The terminology as used herein of “units” and “pages” is not consistently used in the prior art. In U.S. Pat. No. 5,937,425 the term “block” is used instead of the term “page” as used herein. Other prior art systems use the term “sector” for “page” as used wherein and other prior art systems use the term “block” for “unit” as used herein. The term “unit” is defined herein as the smallest chunk of memory that can be erased. The term “page” is defined herein as the smallest chunk of memory that can be written. The terms “bits” and “binary bits” are used herein interchangeably.
Different prior art systems use different terms for “virtual” addressing—some use “virtual”, some use “logical”, others employ both terms in the same system, implementing a two-layer mapping between application-level addresses and device-level addresses, first mapping “virtual” to “logical” and then “logical” to “physical”, or vice versa. All such mappings are within the applicable scope of the present invention According to the present invention there is provided a flash memory system including: one or more flash memory devices. The flash memory devices are each partitioned into multiple units, at least a first unit and a second unit. A mechanism which allocates the units in combination as a super-unit, reserves at least a portion of a first unit field required for managing the super-unit in the first unit and the mechanism reserves at least a portion of a second unit field required for managing the super-unit in the second unit. Preferably, the first unit field and the second unit field are different unit fields, or the first unit field and the second unit field are the same unit field. Preferably, the flash memory device each support at least two planes, and the first unit and the second unit each belong to a different plane. Alternatively, there are two flash memory devices, and the first unit and the second unit each belong to a different flash memory device.
BRIEF DESCRIPTION OF THE DRAWINGS
According the the present invention there is provided a flash memory management method for managing at least one flash memory device partitioned into a plurality of units. The method includes allocating at least a first unit and a second unit of the units in combination as a super-unit;and reserving at least a portion of a first unit field required for managing the super-unit in the first unit; and reserving at least a portion of a second unit field required for managing the super-unit in the second unit.
The invention is herein described, by way of example only, with reference to the accompanying drawings, wherein:
FIG. 1 a (prior art) is a schematic representation of a conventional virtual to physical address translation in a flash file system;
FIG. 1 b (prior art) is a schematic representation of a super-unit;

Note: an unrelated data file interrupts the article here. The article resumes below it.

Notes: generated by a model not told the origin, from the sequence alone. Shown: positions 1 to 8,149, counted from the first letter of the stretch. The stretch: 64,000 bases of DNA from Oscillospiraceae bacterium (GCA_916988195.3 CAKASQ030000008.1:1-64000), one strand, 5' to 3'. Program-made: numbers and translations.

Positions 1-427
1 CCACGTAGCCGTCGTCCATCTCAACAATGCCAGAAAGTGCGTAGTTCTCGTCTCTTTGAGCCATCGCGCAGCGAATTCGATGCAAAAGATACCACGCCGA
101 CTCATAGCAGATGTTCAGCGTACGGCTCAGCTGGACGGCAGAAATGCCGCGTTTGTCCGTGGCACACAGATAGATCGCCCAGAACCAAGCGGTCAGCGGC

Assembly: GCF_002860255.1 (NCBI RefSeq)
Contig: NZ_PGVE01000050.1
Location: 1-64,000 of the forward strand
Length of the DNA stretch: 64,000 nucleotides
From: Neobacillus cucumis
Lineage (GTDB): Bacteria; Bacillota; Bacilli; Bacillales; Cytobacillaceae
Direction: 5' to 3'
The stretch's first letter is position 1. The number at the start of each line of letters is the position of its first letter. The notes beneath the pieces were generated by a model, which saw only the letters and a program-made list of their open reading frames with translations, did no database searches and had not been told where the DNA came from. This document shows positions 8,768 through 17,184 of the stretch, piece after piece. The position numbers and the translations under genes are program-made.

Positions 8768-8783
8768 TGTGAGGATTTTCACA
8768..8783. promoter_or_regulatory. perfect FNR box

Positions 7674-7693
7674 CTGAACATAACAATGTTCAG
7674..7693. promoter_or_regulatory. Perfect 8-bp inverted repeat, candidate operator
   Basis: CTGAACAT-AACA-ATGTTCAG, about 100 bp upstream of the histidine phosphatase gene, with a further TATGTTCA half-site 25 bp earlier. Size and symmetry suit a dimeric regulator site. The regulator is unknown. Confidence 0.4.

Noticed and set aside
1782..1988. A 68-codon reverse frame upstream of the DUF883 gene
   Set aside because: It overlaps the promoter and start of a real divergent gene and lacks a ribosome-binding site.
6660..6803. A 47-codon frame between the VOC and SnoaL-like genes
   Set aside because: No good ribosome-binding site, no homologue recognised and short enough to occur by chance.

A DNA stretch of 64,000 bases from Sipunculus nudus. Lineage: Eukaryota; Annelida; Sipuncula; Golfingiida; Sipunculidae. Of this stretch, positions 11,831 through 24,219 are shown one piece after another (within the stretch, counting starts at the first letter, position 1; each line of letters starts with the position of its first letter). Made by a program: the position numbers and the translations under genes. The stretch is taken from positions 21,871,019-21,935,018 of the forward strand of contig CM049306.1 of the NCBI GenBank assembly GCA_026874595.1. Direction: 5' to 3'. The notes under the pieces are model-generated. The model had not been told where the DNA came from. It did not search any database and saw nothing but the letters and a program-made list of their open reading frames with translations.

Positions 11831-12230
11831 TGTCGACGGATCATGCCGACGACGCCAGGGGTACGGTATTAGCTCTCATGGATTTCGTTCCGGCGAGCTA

FIG. 2 (prior art) is a memory map of the extra area of a unit or first unit of a super-unit;
FIG. 3 (prior art) is a memory map of the extra area of a non-first unit of a super unit;
FIG. 4 is a memory map of an extra area of reduced size in a first unit, according to an embodiment of the present invention;
FIG. 5 is a memory map of an extra area of reduced size of a second unit, according to the same embodiment as FIG. 4;
FIG. 6 is a memory map of an extra area of a first unit, according to another embodiment of the present invention; and
DESCRIPTION OF THE PREFERRED EMBODIMENTS
FIG. 7 is a memory map of an extra area of a non-first unit, according to the embodiment of FIG. 6.
The present invention achieves the above mentioned goals for certain 25 important classes of flash management systems. The principles and operation of the system and method, according to the present invention, may be better understood with reference to the drawings and the accompanying description.
Before explaining embodiments of the invention in detail, it is to be understood that the invention is not limited in its application to the details of design and the arrangement of the components set forth in the following description or illustrated in the drawings. The invention is capable of other embodiments or of being practiced or carried out in various ways. Also, it is to be understood that the phraseology and terminology employed herein is for the purpose of description and should not be regarded as limiting. It should be understood the invention is applicable not only to a specific flash management system but to any flash management system managing flash devices that provide an extra area in their pages and that conform to the requirements explained below.
FIG. 4 shows extra area 40 set up in first unit 111 a of super unit 15 in a flash management system built according to a first embodiment of the current invention. FIG. 5 shows extra area 51 set up in non-first unit 111 b of super unit 15 in the same flash management system. In this example we assume the system uses flash devices supporting two planes. In this case we took the approach of actually reducing the size of extra area 51 provided for each page, an approach which is possible when designing a new flash device. This in turn provides for a less costly device, a very advantageous result. The nice point in the set up of FIGS. 4 and 5 is that the flash management system can continue to use the same control fields, the same ECC, and the same algorithms as before. Each and every control field that was available before using the methods of the current invention, is still available after applying this improved set up. The eight bytes required by the system for its unit fields are still available - the only difference is they are now divided over two units of the super unit. The result in this example is a saving of 25% in the size of the extra area—just 12 bytes instead of 16.